- Read a book from the recommended book list and write a review
- Watch a movie from the recommended movie list and write a review
- Visit a farmers market
- Share a recipe with Local Foods Connection
- Take a cooking class
- Send a thank you card to their farmer
- Volunteer on an organic farm
Clients can use the points they earn toward new kitchen equipment to help them prepare healthy meals.
Soon, Dowd says, Local Foods Connection will establish a graduation program, so that families can become “independent consumers,” no longer relying on the support they now receive.
Local Foods Connection also donates boxes of food to social service agencies, such as Head Start and the local Crisis Center Food Bank.
“We do not accept donations of food from farms,” Dowd says. “We pay full price.” The policy helps support small, organic farms, which often have a difficult time competing with mass-production. An exception to this policy occurred this week, however, when Scattergood Friends School gave the Local Foods Connection 40 dozen ears of corn from their bumper crop. Local Foods Connection passed along the corn to the families and their partner agencies.
Five dozen of those ears went to the local Head Start group, in addition to their regular share, which they use to give the children nutritious meals. Dowd reports that one of the Head Start teachers said, “I’ve been working here 17 years, and I’ve never been able to give our kids fresh corn. This is the first time. It’s always been canned or frozen.”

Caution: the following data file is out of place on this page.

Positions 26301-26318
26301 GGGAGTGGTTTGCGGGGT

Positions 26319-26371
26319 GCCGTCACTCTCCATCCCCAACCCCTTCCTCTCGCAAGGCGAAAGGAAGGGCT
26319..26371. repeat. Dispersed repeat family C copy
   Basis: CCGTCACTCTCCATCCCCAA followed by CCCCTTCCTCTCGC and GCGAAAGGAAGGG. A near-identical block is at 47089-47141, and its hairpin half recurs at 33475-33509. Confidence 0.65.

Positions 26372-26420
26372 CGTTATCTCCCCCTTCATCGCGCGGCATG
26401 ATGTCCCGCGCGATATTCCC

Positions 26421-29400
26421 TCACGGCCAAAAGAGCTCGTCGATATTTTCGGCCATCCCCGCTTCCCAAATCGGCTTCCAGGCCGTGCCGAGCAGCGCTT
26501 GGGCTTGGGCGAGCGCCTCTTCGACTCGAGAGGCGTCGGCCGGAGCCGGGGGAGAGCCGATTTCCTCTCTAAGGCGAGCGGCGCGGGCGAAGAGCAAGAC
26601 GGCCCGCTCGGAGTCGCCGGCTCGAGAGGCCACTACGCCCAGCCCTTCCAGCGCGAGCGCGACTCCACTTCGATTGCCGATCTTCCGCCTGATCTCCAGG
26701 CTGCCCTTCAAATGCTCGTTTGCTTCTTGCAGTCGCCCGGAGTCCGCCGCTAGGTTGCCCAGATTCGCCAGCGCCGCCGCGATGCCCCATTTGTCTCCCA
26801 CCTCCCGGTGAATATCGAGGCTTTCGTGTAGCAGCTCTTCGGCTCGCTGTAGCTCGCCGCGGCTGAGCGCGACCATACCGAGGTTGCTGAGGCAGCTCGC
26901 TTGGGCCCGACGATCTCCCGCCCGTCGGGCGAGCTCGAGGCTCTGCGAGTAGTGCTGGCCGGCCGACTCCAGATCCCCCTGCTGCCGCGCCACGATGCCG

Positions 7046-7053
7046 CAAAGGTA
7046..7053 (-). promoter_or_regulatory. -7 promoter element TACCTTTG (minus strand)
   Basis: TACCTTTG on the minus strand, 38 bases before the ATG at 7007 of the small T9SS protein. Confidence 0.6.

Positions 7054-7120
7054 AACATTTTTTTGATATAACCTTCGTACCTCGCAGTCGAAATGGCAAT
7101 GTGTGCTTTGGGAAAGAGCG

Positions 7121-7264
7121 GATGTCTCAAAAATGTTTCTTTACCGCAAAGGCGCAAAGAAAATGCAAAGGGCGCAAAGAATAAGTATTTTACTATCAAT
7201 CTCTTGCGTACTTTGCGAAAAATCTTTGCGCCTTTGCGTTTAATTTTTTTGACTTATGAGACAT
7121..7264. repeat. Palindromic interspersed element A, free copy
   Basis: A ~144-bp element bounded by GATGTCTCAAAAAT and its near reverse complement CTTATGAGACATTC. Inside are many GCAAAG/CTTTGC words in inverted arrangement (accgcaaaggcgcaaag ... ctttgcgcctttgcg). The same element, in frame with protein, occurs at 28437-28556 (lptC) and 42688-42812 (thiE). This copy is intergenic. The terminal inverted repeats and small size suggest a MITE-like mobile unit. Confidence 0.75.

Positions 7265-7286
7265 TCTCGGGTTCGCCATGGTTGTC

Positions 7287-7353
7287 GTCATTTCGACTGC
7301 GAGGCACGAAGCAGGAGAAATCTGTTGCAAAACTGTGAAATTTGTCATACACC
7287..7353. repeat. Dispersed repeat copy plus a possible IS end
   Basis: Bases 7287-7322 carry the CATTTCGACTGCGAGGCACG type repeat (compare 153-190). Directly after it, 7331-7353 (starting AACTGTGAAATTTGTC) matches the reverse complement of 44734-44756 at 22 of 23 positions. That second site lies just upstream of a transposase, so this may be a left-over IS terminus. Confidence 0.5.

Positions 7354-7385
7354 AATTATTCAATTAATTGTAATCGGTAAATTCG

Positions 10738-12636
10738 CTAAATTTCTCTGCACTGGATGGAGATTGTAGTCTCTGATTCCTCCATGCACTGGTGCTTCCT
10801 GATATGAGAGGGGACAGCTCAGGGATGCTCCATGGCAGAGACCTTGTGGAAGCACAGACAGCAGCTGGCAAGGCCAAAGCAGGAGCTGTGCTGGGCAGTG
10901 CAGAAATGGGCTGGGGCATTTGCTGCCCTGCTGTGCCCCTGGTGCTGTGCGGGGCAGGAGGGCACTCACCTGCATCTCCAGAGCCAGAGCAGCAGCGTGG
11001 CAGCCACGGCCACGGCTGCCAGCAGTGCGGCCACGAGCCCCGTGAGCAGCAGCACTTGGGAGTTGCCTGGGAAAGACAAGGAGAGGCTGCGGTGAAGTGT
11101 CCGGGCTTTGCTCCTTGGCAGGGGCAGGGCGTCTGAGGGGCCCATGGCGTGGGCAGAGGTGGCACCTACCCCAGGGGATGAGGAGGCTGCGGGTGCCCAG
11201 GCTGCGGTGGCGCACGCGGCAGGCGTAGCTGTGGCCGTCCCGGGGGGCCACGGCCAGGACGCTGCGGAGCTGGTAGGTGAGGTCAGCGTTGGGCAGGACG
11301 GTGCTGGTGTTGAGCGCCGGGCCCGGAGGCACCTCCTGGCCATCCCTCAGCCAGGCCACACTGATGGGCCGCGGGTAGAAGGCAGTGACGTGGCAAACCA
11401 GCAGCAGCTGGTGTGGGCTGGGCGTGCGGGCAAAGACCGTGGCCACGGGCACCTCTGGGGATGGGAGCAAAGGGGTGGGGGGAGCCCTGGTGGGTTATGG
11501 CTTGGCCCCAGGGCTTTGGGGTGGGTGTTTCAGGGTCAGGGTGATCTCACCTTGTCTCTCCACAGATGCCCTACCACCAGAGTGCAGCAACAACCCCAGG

Community volunteers who want to support Local Foods Connection often do farm work at CSAs in the area. Their labor earns financial credits for the organization, which it exchanges for CSA shares. In past years, volunteers have earned Local Foods Connection CSA credits ranging from $200 to $1200 for their labor. These labor contributions are essential to reaching more people in need, according to Dowd. Students at the University of Iowa and Kirkwood Community College can fulfill an environmental science class requirement by volunteering on one of the organic farms on behalf of Local Foods Connection.
Asked how she got started in this venture, with a degree in comparative literature and no social service or accounting experience, Dowd says, “Anybody can do it. Just start small. But start with the idea that you have to be willing to let it change and develop. You don’t have to conquer the world with your first project. Start by accomplishing a small task.” (Perhaps “anybody can do it,” but I suspect they will need boundless energy and a huge heart.) Dowd’s long-term goal is “to have low-income people feel welcome and be active in the local food movement.”
Local Foods Connection survives through the group’s own hard work and the generosity of others. If you’d like to donate to the group or to volunteer at a CSA farm on their behalf, please visit the Local Foods Connection website at www.localfoodsconnection.org. For information about the photographs in this article, contact Dowd at email@example.com.